“MR G!!!! HELP ME!!!” Mr G comes into the kitchen and tries to get the bowl off. He can’t. It’s wedged on. So we end up lifting the entire KitchenAid, which is unbelievably heavy and cumbersome, and tipping it upside down so that I can pour the batter into the tin. Upon putting the KitchenAid down, Mr G says “Have you tried turning the bowl the other way?”. You know what happened next. He twisted the bowl the other way and it popped right out.
(At this point, I feel compelled to tell you that I am degree educated. I worked in the City and ran a successful business. Not to mention, I’ve outsmarted doctors on a regular basis when it comes to Moo’s care.)
During this whole fiasco, I am clearly swearing quite a lot. Moo asks to lick the spoon when I finish making the batter. When I ask what it tastes like, she turns to me and says “Oh Mummy, it’s bloody yummy.” Yikes.
The first layer of cake is already out of the oven at this point and cooling in its tin. I put the second layer in the oven. I turn out the first layer onto a cooling rack and there is only the slightest crack so it might not be dry after all. Send a photo to the Baking Goddess for a professional opinion and she concurs. Whoop! There is hope.
I turn my attention to the icing. Ganache and I haven’t been friends in recent years and I nervously start to make it. However, the baking gods are starting to take pity on me and it doesn’t split. Hurrah! Things are on the up. I get out my sugar paste icing that I bought from the shop. The lady in the shop told me how much to buy and I did as told. I start to roll it out. Holy moly! That is some seriously hard work. Bakers who do that every day must have guns of steel. I roll and roll and roll. I use the Baking Goddess’s tip of using a piece of ribbon to measure how much icing I’m going to need. Oh no. Oh no. Oh no. I don’t know if I have enough. So I roll and measure, roll and measure. Fingers crossed.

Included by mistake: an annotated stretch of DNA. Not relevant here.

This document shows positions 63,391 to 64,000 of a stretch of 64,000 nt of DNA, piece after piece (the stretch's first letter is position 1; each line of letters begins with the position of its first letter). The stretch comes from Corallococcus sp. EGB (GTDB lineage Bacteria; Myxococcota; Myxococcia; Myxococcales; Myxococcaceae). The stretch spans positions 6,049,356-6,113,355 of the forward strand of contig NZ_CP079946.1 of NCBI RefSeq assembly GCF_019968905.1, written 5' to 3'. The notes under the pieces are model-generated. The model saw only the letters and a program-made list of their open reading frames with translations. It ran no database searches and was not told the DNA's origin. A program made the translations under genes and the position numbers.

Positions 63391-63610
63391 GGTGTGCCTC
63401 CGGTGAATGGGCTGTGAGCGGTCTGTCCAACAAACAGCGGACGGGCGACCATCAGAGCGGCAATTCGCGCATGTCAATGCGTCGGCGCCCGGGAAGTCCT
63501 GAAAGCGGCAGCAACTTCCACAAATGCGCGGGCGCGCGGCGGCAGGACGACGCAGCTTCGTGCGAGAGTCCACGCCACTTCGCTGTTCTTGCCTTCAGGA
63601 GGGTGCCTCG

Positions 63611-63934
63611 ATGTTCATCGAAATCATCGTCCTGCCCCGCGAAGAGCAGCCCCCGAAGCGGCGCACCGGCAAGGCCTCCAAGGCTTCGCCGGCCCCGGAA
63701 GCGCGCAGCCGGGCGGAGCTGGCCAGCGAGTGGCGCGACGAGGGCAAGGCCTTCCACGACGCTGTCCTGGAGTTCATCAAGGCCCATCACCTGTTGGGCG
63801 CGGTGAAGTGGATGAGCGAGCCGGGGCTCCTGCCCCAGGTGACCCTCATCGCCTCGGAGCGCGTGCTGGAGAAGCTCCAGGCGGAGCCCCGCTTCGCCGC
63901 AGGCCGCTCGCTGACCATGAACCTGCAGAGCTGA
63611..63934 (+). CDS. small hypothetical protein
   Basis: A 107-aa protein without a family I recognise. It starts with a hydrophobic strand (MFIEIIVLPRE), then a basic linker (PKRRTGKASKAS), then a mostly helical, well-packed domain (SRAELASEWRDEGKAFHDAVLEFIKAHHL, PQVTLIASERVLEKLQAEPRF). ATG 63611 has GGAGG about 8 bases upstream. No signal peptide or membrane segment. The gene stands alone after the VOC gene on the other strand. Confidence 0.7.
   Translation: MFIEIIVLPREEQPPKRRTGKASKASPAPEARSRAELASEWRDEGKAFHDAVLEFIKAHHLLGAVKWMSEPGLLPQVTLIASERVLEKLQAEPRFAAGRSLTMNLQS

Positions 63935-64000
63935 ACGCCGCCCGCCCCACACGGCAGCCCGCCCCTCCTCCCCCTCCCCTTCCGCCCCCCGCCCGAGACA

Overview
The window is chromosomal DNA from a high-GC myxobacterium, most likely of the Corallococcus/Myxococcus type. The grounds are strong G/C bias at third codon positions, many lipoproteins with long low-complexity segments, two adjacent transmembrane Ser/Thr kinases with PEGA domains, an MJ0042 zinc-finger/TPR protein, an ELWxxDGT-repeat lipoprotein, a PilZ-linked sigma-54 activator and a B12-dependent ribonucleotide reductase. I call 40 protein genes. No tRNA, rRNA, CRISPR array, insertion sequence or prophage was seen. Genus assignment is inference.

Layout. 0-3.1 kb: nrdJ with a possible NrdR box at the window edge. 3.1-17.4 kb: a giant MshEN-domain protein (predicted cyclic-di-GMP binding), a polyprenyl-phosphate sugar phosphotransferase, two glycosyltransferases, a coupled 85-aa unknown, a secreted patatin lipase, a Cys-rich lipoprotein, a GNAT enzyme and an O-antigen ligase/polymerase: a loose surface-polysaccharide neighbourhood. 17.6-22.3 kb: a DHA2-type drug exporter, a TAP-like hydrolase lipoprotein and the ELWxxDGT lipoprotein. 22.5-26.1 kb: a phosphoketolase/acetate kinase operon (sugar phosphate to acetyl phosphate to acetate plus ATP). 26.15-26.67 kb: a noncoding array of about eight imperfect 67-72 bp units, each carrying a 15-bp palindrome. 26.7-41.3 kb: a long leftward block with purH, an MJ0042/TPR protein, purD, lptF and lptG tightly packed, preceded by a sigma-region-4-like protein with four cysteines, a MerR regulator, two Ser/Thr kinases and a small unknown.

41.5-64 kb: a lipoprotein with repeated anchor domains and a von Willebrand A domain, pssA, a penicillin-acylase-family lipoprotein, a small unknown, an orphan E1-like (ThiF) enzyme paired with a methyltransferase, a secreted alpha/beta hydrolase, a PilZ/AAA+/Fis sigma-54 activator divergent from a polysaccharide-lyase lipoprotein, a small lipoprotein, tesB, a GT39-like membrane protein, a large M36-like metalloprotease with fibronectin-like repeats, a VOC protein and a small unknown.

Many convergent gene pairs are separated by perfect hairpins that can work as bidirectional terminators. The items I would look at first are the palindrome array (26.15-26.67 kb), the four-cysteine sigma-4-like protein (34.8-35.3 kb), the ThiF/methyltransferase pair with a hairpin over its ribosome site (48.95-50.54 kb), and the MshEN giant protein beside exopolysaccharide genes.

By this point, my second layer has been baking for 15 minutes of a 30 minute bake. I go and check on it. It’s raw. WTAF??! Check the oven. Somehow, I’ve knocked the oven off fan oven and onto fan assisted grill. My bloody cake, the second perfect layer, has been grilling for 15 sodding minutes! Switch it back onto the fan oven and smack my head again.
(Upon hearing all the swearing and crashing in the kitchen, Mr G comes in and asks me why I just don’t buy a cake instead of going through this every year. He is a Bakery Buying Manager, after all. Words were exchanged. Not nice ones.)
I get on with making buttercream, making the sugar paste as big as possible and chilling my ganache on top of the first layer in the fridge. Once the second layer is out and cooled (which took a lot longer than the 30 minutes), I put it on top of the bottom layer and start to ice it. The buttercream was not too dramatically awful but, upon laying the sugar paste on top of the cake (which was big enough, phew!), one corner rips wide open! Panic! Luckily, my baking helpline came through with good advice and, having provided me with so many flowers, I could hide any multitude of sins by just sticking a flower on top of it.
In the end, the cake looked gorgeous, as you can see. It turned out delicious too and not dry at all. Yippee!
Mr G asked if I’d ever bake again. “Definitely,”I replied, “I want to get better.” He looked at me as if I needed admitting. He might have a point but I’m too bloody minded to give up.